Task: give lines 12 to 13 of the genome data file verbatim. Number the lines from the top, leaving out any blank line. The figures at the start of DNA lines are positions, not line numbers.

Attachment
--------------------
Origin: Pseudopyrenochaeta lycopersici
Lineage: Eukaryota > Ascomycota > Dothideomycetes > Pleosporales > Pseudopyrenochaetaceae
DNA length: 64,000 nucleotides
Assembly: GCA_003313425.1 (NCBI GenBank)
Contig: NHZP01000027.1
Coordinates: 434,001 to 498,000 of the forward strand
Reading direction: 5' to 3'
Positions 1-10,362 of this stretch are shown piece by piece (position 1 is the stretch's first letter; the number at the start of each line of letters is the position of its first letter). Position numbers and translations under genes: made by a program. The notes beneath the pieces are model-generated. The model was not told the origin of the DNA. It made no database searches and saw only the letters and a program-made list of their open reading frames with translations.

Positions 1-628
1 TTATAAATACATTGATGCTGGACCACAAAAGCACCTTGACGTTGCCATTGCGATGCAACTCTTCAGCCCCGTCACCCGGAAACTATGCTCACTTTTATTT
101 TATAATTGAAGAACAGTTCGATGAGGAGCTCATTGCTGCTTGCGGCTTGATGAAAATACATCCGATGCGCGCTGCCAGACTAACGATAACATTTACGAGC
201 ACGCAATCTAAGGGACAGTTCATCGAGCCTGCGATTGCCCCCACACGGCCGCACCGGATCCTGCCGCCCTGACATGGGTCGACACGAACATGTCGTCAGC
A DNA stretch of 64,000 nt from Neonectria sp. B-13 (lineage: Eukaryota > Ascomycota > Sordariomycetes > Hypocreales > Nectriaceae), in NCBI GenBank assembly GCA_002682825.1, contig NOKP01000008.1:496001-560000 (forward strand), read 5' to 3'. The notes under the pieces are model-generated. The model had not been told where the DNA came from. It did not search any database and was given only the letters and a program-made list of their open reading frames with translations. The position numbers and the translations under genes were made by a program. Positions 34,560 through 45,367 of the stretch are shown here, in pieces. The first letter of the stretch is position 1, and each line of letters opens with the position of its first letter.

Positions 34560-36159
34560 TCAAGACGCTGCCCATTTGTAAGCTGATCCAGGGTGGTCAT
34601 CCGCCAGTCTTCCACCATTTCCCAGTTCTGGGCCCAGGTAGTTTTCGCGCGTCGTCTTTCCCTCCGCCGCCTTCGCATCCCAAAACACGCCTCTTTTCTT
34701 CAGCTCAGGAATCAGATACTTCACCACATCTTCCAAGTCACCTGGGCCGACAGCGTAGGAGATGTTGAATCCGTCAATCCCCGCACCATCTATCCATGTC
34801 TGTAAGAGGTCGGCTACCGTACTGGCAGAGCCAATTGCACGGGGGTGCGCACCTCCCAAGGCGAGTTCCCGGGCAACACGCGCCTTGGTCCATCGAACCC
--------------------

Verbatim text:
201 ACGCAATCTAAGGGACAGTTCATCGAGCCTGCGATTGCCCCCACACGGCCGCACCGGATCCTGCCGCCCTGACATGGGTCGACACGAACATGTCGTCAGC
A DNA stretch of 64,000 nt from Neonectria sp. B-13 (lineage: Eukaryota > Ascomycota > Sordariomycetes > Hypocreales > Nectriaceae), in NCBI GenBank assembly GCA_002682825.1, contig NOKP01000008.1:496001-560000 (forward strand), read 5' to 3'. The notes under the pieces are model-generated. The model had not been told where the DNA came from. It did not search any database and was given only the letters and a program-made list of their open reading frames with translations. The position numbers and the translations under genes were made by a program. Positions 34,560 through 45,367 of the stretch are shown here, in pieces. The first letter of the stretch is position 1, and each line of letters opens with the position of its first letter.